Using context values in Go appears, at first sight, very trivial and easily understood. There are pitfalls, though. For instance, what type to use for the key?

❯ go doc context WithValue
package context // import "context"

func WithValue(parent Context, key, val any) Context
    WithValue returns a copy of parent in which the value associated with key is
    val.

    Use context Values only for request-scoped data that transits processes and
    APIs, not for passing optional parameters to functions.

    The provided key must be comparable and should not be of type string or any
    other built-in type to avoid collisions between packages using context.
    Users of WithValue should define their own types for keys. To avoid
    allocating when assigning to an interface{}, context keys often have
    concrete type struct{}. Alternatively, exported context key variables'
    static type should be a pointer or interface.

This whole article exists because of this:

Users of WithValue should define their own types for keys.

OK, but what would that type be? It should NOT be a string, but its underlying type could be one. In fact, over the years, I’ve used an internal string type with a value equal to the full package name:

// ctxt is a dummy type for storing context values.
//
// For more information see the documentation of context.WithValue.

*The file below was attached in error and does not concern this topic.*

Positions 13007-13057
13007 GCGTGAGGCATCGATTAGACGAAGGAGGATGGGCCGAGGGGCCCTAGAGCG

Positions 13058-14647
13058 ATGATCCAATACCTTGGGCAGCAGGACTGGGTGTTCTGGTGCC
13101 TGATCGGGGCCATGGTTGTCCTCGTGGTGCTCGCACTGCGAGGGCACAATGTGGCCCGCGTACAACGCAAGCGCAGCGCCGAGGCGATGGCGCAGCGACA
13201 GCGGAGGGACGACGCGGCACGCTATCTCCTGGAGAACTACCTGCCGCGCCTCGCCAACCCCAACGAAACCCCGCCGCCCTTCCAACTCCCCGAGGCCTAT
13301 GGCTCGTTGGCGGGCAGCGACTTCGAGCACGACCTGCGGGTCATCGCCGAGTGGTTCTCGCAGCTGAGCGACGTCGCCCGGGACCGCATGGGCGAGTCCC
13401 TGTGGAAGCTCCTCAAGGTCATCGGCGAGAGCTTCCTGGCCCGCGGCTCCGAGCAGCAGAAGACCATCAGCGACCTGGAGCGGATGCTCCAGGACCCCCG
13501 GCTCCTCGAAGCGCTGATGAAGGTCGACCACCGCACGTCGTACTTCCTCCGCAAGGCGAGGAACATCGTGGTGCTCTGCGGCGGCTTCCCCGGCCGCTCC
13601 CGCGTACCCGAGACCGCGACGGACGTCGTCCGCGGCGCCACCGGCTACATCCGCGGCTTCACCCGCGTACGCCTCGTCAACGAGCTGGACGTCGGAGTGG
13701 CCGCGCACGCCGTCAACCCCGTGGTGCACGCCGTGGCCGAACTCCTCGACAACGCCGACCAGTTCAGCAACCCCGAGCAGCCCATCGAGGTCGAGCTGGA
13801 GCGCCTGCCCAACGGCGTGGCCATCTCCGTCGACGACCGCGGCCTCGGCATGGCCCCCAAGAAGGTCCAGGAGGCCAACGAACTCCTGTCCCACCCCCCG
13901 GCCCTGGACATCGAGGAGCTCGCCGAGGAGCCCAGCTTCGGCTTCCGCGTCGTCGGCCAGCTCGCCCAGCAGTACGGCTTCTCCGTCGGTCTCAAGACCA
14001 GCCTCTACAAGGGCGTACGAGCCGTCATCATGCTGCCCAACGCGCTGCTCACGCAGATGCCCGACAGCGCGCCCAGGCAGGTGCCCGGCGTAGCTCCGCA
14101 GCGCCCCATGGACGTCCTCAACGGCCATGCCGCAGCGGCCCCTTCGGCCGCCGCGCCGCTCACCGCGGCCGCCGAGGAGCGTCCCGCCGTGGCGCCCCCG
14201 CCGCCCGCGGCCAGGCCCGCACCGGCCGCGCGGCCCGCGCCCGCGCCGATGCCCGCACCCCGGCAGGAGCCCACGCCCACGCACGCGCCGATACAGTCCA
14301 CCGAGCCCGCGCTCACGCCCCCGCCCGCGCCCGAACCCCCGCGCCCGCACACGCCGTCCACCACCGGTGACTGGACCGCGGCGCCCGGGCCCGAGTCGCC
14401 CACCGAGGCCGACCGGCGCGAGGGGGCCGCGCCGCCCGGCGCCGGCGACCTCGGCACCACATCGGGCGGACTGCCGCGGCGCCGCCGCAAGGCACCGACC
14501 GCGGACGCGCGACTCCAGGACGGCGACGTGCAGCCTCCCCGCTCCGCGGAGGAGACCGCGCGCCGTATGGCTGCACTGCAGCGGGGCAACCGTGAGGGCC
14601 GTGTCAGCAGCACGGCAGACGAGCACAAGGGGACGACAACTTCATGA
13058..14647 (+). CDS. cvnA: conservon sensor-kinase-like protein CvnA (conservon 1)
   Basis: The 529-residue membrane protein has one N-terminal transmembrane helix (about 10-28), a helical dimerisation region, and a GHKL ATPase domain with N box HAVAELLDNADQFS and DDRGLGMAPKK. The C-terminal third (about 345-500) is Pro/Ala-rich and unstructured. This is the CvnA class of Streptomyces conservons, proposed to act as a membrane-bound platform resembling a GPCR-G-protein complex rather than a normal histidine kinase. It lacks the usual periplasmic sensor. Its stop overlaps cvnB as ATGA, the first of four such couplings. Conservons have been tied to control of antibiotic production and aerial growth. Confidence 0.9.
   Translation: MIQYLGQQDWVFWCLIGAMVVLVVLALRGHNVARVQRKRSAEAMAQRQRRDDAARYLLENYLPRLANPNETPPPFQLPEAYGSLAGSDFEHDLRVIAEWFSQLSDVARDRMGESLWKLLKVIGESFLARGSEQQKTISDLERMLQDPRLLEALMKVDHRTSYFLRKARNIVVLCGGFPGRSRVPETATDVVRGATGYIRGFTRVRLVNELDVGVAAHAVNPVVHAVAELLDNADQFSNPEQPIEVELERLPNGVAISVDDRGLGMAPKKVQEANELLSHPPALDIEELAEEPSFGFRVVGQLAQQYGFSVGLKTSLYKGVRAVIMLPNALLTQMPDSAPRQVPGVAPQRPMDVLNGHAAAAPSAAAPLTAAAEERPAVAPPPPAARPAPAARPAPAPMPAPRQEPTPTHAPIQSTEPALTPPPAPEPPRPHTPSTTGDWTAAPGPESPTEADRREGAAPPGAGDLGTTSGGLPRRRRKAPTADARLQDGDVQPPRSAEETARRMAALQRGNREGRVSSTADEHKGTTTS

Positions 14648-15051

type ctxt string

var ctxkey ctxt = "github.com/org/project/pkg"

Now &ctxkey is what we use as context key as suggested by the documentation in order to avoid useless allocations. Often I would introduce public functions to take or store their expected value, without dealing with keys, mostly for testing. Suppose all this package needs a ctx type for is to store values of type T:

// FromContext extracts a value of type T from the given context, returning its
// zero value if not present.
func FromContext(ctx context.Context) T {
	v, ok := ctx.Value(&ctxkey).(T)
	if !ok {
		v = NewT()
	}
	return v
}

// WithValue returns a copy of parent with stored T inside.
func WithValue(parent context.Context, t T) context.Context {
	return context.WithValue(parent, &ctxkey, t)
}

pkg.FromContext(ctx) takes a context and returns the pkg.T stored inside, if any, for instance.

The point to store the full package name is merely to ease debugging and/or tracing. This string is allocated only once, and we are using a pointer to it, in order not to allocate once per assigning that key to interface{}. If we want to get fanatical about that, the type of ctxt might be an empty struct:

// ctxkey is a dummy type for storing context values.
//
// For more information see the documentation of context.WithValue.
type ctxkey struct{}

Now we no longer need to use a pointer to ctxkey and just directly pass ctxkey{} instead, because a value of struct{} never allocates as its size is 0 anyways. When debugging you would still see the type of ctxkey, which (as with any type) contains the full path to it.

I have no memory which tool/use-case didn’t work well with struct{} so I’ve started using a string in the first place, but I’m back to using struct{} again these days.

What about generics?

Yes, of course. Go has generics now for quite some time, why not sprinkling some of it to solve that? We could. In fact, there is a proposal that is placed on hold (at the moment of writing this) in order to give the community time to play more with generics: https://github.com/golang/go/issues/49189

If you have tens of packages storing stuff in contexts and are pretty sure that this makes sense, might as well steal the proposed Key[T] from there.